Editor criticizes candidates’ shouting match

By: Steven Goodman – Opinions Editor

Full disclosure: I haven’t been following the current election cy­cle as closely as some people. I know the basics: who’s in, who’s out, what comments have been made, who is winning in each state, the stances on varying is­sues, etc.

That being said, what I have seen and read about this elec­tion cycle makes it obvious that the candidates have dissolved into name calling and shouting matches with each other. This is especially obvious through the debates; although, it seems to happen more often on the Republican side, but I imagine that’s just because there are more Republicans running than Dem­ocrats.

Then, of course, everybody started panicking in the last few weeks when Donald Trump, pre­sumed to be the forerunner from almost the beginning, began to actually win. Not just a couple states, but pulling out a signifi­cant lead. I think Stephen King summed it up perfectly when he tweeted, “Conservatives who for 8 years sowed the dragon’s teeth of partisan politics are horrified to discover they have grown an actual dragon.”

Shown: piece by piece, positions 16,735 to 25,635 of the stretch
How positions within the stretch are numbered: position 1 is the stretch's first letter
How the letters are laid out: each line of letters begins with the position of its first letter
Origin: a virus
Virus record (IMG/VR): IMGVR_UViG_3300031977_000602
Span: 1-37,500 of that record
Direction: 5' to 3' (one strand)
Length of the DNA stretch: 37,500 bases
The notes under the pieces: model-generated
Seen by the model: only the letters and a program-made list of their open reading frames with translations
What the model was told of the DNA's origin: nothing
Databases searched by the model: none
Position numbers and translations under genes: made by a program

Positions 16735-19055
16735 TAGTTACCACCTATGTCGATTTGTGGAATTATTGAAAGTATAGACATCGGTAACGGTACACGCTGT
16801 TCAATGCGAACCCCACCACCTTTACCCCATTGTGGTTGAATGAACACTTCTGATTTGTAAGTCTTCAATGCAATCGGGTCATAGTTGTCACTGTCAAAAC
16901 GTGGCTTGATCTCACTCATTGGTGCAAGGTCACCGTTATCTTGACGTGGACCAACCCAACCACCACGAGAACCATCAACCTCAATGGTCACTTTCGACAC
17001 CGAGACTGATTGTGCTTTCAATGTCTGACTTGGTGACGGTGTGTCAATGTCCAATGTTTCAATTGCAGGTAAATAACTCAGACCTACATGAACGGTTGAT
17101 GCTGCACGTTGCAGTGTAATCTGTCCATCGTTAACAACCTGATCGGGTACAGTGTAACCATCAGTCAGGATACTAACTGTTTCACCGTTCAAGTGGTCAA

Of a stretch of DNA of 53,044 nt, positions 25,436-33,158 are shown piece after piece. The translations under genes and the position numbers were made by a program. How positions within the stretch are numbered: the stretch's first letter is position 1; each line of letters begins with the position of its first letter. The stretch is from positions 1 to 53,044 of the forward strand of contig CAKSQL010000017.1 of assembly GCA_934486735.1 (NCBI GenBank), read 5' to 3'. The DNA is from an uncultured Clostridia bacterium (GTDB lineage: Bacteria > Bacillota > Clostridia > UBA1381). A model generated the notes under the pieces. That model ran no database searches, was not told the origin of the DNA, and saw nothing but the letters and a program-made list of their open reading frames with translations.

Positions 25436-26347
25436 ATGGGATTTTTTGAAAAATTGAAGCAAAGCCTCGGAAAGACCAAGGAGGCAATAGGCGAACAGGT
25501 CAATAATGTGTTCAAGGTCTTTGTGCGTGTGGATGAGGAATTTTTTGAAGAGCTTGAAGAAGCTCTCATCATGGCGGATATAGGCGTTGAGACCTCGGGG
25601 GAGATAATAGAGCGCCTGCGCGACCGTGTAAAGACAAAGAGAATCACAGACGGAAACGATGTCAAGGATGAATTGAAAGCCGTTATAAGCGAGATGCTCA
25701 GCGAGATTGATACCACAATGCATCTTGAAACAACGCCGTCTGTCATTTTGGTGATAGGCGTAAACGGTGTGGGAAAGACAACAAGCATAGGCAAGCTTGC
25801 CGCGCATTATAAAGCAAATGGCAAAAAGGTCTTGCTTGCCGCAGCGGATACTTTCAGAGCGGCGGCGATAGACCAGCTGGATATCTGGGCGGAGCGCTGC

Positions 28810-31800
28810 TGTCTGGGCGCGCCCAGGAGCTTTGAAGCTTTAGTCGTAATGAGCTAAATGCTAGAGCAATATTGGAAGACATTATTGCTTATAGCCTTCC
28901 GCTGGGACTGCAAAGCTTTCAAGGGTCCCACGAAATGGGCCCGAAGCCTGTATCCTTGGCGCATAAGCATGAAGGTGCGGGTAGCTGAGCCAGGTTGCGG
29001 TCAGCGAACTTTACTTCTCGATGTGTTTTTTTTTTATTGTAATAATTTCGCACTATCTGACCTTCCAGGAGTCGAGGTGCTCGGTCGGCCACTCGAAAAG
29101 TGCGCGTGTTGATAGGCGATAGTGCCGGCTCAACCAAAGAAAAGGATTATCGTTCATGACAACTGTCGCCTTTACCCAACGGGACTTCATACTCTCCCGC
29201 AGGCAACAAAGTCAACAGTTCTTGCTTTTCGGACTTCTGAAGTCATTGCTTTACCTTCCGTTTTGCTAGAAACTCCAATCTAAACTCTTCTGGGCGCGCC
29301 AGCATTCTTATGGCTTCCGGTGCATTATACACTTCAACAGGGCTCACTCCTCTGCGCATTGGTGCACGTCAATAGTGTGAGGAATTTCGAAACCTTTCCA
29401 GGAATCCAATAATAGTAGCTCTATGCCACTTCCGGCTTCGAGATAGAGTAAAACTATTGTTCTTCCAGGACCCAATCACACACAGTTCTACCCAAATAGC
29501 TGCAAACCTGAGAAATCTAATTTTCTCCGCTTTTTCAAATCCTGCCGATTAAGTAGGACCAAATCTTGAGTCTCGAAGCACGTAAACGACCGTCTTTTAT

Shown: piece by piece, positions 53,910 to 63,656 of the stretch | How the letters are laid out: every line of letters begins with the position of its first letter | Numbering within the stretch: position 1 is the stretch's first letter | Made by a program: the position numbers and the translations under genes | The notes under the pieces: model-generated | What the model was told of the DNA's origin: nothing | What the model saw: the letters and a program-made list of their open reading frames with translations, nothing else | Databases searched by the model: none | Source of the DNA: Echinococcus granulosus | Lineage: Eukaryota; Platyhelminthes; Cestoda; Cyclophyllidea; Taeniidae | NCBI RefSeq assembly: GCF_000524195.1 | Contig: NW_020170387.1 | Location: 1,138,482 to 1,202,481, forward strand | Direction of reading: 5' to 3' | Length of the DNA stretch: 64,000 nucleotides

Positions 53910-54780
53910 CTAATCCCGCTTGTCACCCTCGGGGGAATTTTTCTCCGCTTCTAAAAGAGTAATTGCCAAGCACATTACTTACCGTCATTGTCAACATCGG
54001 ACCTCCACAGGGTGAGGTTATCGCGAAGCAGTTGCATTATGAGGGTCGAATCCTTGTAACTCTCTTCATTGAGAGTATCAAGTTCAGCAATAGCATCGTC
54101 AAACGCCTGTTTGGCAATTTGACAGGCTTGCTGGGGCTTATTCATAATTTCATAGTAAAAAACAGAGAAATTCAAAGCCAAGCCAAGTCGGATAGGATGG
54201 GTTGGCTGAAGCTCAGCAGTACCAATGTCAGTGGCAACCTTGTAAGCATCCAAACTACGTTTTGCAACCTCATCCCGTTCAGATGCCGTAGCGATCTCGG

I personally believe that both sides are to blame for this rise of someone like Donald Trump, who plays upon the fears of many people in this country. The fact that we now how a major con­tender for the Republican pres­idential nominee who embodies so many of the harshest stereo­types of the Republican party is not all that surprising when you have two major political parties constantly blaming each other and refusing to even consider, for the briefest second, listen­ing to the “opposing” party or, God forbid, “compromising.” I assume that word would be more shocking to hear on the Senate floor than if someone dropped the F-bomb in that same forum.

It seems like the groundwork has been laid so easily for a po­tential presidential nominee who absolutely refuses to listen to anyone other than himself. To constantly attack those who ut­ter something he doesn’t like to any degree. To continue to do what both sides of the Senate have been doing for the last sev­eral years: Assuming their ideas are the best and ignoring anyone else. And now someone who thrives in that type of environ­ment has come so close to a pres­idential nomination and it is that closeness which makes everyone so afraid.

Many people assumed that the initial polls ranking Trump in the lead, when the number of Republican contenders was still in the double digits, meant noth­ing: That people would eventu­ally realize how dangerous a per­son like this could be with such power. Now, many Americans are beginning to realize that Trump may not be the biggest danger, but the fact that so many people want a person like this in office. It is this danger that we need to begin combatting: The idea that our government should be made up of people who reject every­one’s ideas but their own and think raising their voice louder than anyone else’s is the solution to all our problems.

Flyer News: Univ. of Dayton's Student Newspaper